I spent a good deal of my late teens and twenties being a girlfriend and then a wife, completely skipping over the "normal" behaviors that most people go through at that age, like partying, dating and figuring out who I am. When I found myself divorced at the tender young age of 28, I realized that I had no idea who I was, no idea what made me happy and no idea what I really wanted to do with my life. I was broken and alone, terrified that my heart would never mend and that I would never find real happiness.
Fast forward five years and I'm writing this article in my villa in Bali, my heaven on Earth -- and my new home. Although I've spent the last four years in therapy trying to figure out all of my issues, it wasn't until I started traveling a year ago that I really discovered the real me.
I am actually a happy person.
If I said this to my ex-husband when we were married, he would have laughed in my face. I spent nine years with him, bitching and moaning about a million and one things every day. The tiniest aggravation would send me into a tailspin of worry, upset and anxiety. I was so bad that I developed OCD-level coping strategies to deal with my anxiety (obsessively needing to blow kisses and exhale fully on the last kiss is totally normal right?). Post-divorce, I discovered that I don't need those coping mechanisms any longer. Who knew?! Turns out I'm really happy when I'm living my dream life wandering through Southeast Asia, drinking terrible wine and working on my tan.
Although I sometimes get lonely, I love traveling (and being) alone.
When I first got separated, I couldn't spend two minutes alone with my thoughts and feelings. I spent an entire year drinking my pain away, alternating between drunk and hungover as f*ck. I couldn't face myself or the situation that I found myself in. When I wasn't drinking, I was dating... constantly. There was a never-ending string of men and relationships, most of which were destined to fail before they even started because I was so afraid of being alone -- literally and figuratively.
Now, I'm coming up on my one-year anniversary of traveling all by my lonesome. There have been really tough moments -- like the one where I had to cut myself off from all my friends and lay in a hammock on the beach, reading books for a week straight to re-center myself -- but all in all, I have loved every minute of it. Traveling alone is one of the most empowering things that a girl can do... and for someone who spent the better part of her adult life relying on her ex-husband for everything, even after our divorce, it is an experience that I truly needed to have in order to become the fully-functioning adult that I am today.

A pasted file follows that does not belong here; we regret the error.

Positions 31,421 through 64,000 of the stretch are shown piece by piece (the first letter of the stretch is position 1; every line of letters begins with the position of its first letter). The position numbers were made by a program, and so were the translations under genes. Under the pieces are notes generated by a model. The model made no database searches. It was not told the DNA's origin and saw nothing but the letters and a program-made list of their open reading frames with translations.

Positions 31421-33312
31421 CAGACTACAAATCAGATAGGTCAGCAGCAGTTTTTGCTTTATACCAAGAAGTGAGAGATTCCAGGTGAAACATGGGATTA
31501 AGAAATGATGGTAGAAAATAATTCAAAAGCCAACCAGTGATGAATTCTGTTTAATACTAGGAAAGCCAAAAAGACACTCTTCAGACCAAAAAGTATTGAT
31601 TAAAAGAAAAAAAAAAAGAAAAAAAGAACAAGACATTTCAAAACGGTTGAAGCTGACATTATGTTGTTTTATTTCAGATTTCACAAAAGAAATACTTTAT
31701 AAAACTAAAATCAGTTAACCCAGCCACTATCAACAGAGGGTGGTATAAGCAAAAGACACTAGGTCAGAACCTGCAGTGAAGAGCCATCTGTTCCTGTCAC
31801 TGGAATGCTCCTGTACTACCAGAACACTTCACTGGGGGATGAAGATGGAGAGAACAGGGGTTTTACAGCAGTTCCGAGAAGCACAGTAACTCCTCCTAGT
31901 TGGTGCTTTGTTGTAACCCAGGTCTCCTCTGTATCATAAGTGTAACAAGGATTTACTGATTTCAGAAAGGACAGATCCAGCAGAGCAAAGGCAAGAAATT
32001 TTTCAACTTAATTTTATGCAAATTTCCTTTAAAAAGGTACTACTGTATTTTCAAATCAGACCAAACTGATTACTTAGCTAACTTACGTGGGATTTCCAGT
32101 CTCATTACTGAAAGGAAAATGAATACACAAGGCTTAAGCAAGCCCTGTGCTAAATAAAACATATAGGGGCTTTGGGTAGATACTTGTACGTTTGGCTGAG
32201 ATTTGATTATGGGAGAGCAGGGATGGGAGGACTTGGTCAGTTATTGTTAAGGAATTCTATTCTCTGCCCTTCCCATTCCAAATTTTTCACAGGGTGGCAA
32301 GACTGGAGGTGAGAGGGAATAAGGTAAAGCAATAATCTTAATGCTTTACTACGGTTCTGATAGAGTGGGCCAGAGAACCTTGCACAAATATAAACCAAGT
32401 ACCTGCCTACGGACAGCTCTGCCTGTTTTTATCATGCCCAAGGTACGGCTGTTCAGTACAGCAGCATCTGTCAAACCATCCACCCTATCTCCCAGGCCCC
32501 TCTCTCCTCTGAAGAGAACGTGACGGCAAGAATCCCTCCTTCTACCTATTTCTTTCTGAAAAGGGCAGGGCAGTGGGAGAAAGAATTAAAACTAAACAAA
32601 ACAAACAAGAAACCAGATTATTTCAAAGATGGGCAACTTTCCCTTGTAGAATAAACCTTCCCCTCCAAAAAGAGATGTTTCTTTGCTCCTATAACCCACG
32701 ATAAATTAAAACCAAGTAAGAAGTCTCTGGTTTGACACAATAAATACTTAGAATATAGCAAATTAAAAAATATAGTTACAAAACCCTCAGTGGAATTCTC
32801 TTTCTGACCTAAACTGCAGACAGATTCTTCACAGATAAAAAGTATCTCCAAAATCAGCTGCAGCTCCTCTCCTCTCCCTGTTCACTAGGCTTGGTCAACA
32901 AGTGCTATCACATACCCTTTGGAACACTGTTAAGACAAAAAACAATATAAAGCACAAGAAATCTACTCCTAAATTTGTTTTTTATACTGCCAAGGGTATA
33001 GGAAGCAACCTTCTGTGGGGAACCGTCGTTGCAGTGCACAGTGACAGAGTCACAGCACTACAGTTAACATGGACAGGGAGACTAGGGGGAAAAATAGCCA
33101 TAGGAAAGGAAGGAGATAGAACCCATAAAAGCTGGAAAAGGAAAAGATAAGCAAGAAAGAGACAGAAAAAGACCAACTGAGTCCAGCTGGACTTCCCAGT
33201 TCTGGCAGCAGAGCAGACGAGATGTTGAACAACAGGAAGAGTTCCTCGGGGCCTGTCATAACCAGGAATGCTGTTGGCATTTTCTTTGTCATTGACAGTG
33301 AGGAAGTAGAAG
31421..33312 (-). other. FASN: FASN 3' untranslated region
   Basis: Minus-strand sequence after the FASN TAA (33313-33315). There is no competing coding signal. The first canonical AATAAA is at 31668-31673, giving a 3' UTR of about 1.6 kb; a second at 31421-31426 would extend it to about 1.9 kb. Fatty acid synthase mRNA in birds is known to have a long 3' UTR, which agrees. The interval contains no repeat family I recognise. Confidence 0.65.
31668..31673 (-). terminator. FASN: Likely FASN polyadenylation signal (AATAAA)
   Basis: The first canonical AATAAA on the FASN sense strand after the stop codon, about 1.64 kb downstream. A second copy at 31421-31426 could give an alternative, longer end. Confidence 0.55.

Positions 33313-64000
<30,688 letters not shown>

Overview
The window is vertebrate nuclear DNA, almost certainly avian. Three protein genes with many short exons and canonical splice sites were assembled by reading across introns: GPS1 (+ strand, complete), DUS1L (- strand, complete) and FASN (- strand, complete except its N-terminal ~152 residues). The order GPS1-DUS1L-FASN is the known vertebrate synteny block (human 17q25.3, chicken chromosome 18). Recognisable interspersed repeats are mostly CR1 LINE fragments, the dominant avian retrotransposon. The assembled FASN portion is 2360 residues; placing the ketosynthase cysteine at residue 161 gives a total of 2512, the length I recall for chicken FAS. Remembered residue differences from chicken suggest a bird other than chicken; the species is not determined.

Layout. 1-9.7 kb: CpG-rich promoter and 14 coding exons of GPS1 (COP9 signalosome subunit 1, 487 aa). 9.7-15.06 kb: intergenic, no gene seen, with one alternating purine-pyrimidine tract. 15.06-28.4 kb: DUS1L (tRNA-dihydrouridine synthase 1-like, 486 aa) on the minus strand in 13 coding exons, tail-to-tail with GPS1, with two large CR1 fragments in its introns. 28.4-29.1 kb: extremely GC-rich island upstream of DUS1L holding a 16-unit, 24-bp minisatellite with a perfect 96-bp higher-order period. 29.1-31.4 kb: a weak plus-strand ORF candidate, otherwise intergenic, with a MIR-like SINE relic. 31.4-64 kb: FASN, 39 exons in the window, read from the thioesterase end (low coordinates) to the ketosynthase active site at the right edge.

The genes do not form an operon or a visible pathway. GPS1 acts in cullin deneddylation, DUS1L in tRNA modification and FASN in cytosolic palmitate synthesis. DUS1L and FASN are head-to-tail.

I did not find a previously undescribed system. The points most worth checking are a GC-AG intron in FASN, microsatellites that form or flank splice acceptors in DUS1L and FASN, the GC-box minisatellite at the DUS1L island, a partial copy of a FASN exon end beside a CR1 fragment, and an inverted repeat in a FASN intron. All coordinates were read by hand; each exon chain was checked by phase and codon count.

Divorce is not an ending. It is an opportunity.
My divorce made me who I am today. Without the personal sadness of my pre-divorce life and the gut-wrenching divorce recovery process, I would never have discovered myself or found happiness. Without divorce, I would have never realized that travel is my true passion and that I am the happiest when I'm wearing a flowy sundress and flip flops, 365 days per year. I would have never started writing for The Huffington Post Divorce section and I would never have had the opportunity to meet and help so many wonderful men and women suffering through the pain of their own divorce. I wouldn't have made the best friends that I have today. I wouldn't have seen the world. I wouldn't have my beautiful dog baby, Osgoode, and because I wouldn't have him, my heart would only be half as full as it is today.
Travel made me see all of these things and appreciate my life for the very first time, ever. I feel lucky every single day because of what I've gone through. My thirties are so much better because of the heartbreak (of divorce) in my twenties. It sounds cheesy to say but traveling was what helped me to discover myself and today, I am the happiest that I've ever been.
And, you know what? One day if you discover your own passion, you will be too.
If you divorced in your 20s and learned a lot about love, life and yourself in the process, we'd love to hear your story for our series, Divorced By 30. Send us a 500-800-word essay or an idea for a blog post to email@example.com.